"Due to social distancing I am finding it difficult to converse with people who are standing further away from me than normal. If they are wearing a mask this adds to the problem and for the most part I cannot hear what they are saying. Their voice is just a mumble of words that I do not hear. Masks also take away the opportunity to lip read. This has had an impact on my life and has taken away a lot of my confidence when I meet people outside my home."

"My local supermarket used to be the place I meandered round, often stopping to chat to a friend or neighbour. Now I rush round as fast as I can, feeling like I’m in a weird dystopian movie. The bigger problem for many, of course, is not so much the look and discomfort of face masks - it’s that we no longer have our usual means of support for hearing people speak. When the sound is already muffled and we can’t see facial expressions and lips moving - it’s anybody’s guess what people are saying."

"Then face masks became mandatory. Another trial if you wore hearing aids."

"Wearing a mask with hearing aids is not ideal. When putting it on and taking it off, it sometimes catches on the hearing aid and I end up pulling the hearing aid out or it sometimes moves the settings."

"I’ve ended up with packets of sugar, “this week’s special coffee” and extra milk at Costa because I’ve given up asking the barista to repeat what they just said, and so I just nod. When I finally get my tray and make may way to the table to meet my friend, it’s with huge relief that I put down my tray and remove my face mask. What was that, pinging across the table and hitting her coffee mug? Oh, it was my hearing aid, once again dislodged by the mask. My guilty secret is out - if it ever was a secret. I’ve seen her look at me oddly when I’ve said something totally random to whatever she’s asked..."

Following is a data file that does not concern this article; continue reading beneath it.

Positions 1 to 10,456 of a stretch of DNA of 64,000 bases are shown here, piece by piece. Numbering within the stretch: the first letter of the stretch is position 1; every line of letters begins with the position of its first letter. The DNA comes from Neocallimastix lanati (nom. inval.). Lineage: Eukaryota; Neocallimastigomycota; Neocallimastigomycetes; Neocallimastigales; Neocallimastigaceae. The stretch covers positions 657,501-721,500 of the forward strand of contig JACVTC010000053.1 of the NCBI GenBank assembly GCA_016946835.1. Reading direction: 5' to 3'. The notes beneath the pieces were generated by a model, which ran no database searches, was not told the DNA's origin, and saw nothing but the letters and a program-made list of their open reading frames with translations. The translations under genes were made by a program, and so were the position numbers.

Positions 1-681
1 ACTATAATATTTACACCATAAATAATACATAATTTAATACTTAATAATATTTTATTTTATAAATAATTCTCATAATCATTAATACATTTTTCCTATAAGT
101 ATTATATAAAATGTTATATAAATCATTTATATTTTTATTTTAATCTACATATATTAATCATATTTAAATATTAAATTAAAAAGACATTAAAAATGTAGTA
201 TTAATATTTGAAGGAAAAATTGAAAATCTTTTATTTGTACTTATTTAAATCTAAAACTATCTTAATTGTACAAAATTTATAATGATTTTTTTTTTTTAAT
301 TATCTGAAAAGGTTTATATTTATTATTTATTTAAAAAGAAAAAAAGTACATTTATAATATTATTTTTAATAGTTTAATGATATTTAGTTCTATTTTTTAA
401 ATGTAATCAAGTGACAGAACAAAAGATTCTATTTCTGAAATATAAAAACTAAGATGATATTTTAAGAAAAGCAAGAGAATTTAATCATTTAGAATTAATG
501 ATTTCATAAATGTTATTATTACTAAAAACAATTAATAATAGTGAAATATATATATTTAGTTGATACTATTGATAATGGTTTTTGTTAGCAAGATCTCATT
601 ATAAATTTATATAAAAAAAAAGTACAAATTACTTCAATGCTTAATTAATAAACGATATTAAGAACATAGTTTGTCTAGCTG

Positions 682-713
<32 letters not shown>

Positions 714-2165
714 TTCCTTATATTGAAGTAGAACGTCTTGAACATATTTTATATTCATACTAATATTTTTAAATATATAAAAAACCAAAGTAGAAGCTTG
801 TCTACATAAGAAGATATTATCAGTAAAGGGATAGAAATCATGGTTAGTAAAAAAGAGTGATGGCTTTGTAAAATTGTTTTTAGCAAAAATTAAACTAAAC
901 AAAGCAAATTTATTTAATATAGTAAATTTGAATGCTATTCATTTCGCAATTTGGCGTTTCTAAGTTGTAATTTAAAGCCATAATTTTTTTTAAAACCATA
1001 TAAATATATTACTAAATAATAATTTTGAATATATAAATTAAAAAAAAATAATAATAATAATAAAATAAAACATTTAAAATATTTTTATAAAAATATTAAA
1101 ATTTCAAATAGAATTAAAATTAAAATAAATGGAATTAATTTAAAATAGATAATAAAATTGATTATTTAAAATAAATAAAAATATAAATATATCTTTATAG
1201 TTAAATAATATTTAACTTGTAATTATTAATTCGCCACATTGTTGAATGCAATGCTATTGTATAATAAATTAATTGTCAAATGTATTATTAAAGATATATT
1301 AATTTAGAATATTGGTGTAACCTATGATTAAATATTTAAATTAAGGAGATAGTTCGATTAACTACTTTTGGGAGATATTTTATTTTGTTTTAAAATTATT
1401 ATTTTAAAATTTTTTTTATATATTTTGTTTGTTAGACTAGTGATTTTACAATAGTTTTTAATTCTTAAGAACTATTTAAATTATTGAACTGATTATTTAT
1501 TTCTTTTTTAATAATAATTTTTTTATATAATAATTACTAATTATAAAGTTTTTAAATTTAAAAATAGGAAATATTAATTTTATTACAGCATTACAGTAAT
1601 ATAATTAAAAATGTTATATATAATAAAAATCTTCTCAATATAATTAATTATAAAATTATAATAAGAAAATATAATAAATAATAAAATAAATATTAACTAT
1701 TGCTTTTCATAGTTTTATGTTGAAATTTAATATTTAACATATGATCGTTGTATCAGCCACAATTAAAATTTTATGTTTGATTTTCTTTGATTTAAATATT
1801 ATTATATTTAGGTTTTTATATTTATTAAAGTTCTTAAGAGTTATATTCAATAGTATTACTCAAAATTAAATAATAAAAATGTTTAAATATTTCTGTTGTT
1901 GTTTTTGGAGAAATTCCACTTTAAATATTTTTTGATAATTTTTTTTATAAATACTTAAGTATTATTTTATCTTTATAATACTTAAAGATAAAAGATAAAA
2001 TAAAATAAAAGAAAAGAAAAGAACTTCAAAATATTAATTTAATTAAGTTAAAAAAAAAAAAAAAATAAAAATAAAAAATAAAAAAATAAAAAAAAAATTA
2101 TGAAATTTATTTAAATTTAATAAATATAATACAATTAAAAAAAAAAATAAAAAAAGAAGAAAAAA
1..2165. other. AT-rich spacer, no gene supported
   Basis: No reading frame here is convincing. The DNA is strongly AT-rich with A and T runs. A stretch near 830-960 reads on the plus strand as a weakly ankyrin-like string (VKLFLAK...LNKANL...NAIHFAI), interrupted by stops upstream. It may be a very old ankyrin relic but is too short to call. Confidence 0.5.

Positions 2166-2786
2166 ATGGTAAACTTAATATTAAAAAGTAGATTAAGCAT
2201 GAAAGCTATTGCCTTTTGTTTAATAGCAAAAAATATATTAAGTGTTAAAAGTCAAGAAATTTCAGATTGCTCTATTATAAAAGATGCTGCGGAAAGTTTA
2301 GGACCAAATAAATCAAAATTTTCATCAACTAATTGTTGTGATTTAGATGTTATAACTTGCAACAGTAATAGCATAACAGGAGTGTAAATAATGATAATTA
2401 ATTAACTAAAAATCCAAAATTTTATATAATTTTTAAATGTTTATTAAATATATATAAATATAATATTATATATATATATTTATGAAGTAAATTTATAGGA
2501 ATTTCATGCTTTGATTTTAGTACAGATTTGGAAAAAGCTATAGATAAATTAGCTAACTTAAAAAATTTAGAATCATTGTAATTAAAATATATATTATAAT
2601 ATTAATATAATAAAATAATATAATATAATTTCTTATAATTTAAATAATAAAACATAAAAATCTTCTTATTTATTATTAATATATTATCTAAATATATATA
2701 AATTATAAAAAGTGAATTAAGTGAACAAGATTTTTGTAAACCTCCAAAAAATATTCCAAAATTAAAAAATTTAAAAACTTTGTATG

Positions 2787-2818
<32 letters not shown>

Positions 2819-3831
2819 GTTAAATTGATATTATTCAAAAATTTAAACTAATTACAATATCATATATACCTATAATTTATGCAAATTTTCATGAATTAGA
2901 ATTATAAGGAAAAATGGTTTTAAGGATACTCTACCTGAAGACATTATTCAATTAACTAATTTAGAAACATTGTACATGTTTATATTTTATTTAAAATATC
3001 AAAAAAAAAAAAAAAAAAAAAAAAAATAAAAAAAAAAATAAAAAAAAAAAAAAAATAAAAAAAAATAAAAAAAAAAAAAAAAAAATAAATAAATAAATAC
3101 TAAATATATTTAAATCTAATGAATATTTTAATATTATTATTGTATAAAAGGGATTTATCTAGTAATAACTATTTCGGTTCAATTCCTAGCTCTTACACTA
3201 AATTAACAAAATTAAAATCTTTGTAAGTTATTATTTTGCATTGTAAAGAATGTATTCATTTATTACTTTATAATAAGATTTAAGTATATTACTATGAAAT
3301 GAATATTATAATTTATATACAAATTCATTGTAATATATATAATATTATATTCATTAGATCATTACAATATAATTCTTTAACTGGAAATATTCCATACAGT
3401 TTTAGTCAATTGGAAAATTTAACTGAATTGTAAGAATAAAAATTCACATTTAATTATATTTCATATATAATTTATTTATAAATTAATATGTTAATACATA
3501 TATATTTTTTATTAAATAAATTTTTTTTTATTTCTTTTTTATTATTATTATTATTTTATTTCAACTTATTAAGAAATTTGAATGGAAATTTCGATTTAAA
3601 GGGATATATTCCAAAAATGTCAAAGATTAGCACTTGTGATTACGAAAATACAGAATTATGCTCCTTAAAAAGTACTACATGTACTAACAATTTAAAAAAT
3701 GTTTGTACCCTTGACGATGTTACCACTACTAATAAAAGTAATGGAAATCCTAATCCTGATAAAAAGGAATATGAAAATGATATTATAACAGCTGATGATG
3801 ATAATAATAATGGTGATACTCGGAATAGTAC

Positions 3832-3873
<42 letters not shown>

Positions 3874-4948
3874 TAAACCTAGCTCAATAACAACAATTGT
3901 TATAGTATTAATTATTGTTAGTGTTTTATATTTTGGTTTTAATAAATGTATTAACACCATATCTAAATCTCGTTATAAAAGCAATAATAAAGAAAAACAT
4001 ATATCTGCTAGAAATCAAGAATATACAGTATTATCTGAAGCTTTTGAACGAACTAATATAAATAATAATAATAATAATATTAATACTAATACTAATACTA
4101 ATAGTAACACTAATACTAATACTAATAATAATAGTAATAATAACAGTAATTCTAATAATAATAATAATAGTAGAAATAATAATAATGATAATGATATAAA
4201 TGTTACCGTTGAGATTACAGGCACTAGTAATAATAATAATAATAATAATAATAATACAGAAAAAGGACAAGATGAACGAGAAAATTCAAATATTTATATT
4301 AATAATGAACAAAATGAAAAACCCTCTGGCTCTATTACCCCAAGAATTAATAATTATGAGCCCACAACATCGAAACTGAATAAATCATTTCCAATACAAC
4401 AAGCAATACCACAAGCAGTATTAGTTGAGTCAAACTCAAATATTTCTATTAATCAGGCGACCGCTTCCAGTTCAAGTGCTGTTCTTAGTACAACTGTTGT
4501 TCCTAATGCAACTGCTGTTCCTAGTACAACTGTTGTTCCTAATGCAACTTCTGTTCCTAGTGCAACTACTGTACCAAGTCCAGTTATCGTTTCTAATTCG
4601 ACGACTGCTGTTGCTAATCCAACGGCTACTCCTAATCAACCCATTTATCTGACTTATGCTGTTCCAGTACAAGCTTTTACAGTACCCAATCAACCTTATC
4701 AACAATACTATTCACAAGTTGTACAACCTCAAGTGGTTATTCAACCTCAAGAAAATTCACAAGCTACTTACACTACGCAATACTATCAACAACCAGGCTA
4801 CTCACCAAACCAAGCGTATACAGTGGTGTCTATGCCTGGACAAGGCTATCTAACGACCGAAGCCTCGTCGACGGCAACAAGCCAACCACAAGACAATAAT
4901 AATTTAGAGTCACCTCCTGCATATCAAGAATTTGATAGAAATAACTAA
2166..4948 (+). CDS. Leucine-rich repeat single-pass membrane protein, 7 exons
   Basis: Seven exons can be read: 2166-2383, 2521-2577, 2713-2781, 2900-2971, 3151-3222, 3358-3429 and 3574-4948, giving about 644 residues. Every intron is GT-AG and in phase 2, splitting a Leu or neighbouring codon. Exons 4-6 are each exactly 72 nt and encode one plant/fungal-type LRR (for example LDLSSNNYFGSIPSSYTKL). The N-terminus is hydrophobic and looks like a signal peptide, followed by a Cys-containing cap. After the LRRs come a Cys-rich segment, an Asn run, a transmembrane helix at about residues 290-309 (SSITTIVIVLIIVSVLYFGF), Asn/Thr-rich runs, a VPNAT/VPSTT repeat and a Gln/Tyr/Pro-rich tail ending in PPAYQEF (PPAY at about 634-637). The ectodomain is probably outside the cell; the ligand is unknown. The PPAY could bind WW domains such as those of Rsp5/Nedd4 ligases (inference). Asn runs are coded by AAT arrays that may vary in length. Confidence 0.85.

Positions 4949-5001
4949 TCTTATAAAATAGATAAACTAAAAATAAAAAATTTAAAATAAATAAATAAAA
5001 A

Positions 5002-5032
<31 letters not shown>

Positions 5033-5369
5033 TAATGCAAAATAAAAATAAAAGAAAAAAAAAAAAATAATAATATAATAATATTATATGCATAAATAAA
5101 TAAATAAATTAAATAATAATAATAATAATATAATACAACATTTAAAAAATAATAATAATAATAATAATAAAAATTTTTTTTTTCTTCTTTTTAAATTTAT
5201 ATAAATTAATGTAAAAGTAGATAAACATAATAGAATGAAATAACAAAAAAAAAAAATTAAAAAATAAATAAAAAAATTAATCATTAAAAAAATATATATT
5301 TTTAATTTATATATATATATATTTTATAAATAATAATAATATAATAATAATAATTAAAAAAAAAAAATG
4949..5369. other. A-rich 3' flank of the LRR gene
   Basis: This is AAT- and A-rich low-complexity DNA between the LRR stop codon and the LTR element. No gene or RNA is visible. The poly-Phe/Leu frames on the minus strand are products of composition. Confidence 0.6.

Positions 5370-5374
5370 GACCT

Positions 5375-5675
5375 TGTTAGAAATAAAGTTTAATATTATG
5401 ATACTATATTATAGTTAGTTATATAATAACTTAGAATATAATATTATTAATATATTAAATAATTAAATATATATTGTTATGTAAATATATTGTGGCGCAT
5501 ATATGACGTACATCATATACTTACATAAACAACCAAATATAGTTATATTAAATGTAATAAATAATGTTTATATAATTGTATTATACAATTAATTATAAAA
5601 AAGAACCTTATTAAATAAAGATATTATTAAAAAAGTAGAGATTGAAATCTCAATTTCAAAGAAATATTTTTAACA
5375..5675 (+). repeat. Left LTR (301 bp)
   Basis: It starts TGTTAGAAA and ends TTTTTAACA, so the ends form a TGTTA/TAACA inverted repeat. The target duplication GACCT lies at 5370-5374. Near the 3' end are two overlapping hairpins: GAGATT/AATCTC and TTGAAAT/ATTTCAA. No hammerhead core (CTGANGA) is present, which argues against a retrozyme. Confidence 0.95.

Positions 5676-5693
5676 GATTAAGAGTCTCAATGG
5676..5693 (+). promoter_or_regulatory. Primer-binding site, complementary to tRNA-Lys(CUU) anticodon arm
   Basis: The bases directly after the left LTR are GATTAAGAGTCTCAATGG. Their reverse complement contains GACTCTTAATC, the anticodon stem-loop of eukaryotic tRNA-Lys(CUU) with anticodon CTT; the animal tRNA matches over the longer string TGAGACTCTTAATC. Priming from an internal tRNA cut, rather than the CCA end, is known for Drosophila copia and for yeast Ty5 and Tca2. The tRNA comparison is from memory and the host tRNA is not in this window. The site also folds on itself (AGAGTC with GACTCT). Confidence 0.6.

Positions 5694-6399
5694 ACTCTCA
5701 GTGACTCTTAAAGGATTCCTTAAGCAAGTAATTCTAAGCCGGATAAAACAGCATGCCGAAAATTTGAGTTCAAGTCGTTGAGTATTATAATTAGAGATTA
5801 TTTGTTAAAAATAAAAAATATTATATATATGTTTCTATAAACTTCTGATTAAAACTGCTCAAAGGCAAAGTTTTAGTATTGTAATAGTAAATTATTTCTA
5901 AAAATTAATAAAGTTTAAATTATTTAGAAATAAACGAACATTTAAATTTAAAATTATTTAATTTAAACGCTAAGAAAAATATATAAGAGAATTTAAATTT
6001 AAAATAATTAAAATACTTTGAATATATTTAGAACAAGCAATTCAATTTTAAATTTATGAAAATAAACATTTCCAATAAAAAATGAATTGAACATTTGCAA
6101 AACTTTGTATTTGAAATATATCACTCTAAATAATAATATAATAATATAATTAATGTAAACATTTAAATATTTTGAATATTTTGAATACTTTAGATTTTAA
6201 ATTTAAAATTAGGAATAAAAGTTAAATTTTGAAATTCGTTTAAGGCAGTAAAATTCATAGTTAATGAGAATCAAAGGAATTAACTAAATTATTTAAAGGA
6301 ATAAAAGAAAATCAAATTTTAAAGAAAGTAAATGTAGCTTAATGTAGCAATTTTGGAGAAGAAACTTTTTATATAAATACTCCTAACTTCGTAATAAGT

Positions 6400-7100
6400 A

"My biggest worry came to fruition yesterday when I lost a hearing aid in Waitrose car park. When I phoned, the young assistant was relieved I had been parked in the first Disabled Badge bay and he didn’t have to trawl through the whole car park! At least I won’t need to run the gauntlet by having to confess to my hearing aid clinic that I misplaced an aid! God forbid. I live to tell another tale."

A person wearing a cochlear implant talking with an out of focus person
 
A group of students walk through the Trent Building courtyard at sunset

"Light at the end of the tunnel"